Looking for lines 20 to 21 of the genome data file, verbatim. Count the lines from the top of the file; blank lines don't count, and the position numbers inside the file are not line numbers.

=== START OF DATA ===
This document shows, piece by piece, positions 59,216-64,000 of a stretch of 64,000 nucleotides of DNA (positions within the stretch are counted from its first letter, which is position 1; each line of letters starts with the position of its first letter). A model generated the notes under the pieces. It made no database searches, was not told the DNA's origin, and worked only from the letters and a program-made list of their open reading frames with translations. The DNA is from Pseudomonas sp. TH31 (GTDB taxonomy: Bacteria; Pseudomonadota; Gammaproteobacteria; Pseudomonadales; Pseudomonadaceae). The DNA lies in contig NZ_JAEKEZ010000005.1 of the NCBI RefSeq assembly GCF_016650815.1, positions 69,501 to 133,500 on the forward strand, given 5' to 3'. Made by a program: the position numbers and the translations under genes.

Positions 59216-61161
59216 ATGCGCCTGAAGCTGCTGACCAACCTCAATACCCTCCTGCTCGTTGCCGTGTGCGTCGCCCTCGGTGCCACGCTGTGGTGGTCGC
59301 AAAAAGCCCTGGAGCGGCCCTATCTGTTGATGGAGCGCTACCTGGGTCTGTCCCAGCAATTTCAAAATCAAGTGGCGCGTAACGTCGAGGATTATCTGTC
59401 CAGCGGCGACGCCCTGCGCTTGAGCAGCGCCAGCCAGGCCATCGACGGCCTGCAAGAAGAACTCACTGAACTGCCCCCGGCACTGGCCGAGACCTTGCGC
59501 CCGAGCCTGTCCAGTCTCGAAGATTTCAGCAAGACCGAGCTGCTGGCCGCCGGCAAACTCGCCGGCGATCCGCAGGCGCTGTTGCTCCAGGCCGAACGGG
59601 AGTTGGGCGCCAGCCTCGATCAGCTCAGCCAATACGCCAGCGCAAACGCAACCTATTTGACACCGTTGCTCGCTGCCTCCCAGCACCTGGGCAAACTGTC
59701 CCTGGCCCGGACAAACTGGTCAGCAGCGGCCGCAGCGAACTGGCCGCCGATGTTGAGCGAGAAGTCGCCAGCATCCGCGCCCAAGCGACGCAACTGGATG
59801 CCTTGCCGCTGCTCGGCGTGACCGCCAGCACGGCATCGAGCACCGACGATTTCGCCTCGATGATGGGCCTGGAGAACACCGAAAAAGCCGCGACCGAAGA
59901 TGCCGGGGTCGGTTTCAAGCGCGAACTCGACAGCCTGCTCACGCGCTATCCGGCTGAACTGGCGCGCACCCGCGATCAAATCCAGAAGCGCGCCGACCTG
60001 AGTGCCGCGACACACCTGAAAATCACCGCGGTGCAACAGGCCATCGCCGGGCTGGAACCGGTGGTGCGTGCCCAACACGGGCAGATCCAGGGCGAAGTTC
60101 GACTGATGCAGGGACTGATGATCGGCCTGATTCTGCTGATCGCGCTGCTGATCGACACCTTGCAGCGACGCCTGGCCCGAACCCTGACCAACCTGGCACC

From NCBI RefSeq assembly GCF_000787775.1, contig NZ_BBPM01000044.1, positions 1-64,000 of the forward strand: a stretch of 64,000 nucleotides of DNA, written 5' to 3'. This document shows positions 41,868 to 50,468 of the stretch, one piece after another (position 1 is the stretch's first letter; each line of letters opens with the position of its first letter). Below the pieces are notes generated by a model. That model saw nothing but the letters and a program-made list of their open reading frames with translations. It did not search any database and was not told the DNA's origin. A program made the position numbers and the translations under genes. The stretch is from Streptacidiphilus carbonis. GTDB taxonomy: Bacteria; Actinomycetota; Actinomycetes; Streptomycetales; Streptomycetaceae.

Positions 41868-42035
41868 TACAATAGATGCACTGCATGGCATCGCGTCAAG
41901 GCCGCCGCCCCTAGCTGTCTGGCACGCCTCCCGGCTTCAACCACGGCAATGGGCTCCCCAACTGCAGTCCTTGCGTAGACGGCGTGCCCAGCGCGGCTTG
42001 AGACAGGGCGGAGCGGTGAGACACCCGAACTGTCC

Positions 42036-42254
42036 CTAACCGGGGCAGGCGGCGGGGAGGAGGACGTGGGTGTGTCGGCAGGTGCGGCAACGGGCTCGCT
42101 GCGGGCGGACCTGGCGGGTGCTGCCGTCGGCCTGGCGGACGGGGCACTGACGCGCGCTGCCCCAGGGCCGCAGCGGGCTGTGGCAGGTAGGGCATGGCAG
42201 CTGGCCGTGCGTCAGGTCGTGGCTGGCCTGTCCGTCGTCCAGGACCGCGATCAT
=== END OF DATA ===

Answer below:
42101 GCGGGCGGACCTGGCGGGTGCTGCCGTCGGCCTGGCGGACGGGGCACTGACGCGCGCTGCCCCAGGGCCGCAGCGGGCTGTGGCAGGTAGGGCATGGCAG
42201 CTGGCCGTGCGTCAGGTCGTGGCTGGCCTGTCCGTCGTCCAGGACCGCGATCAT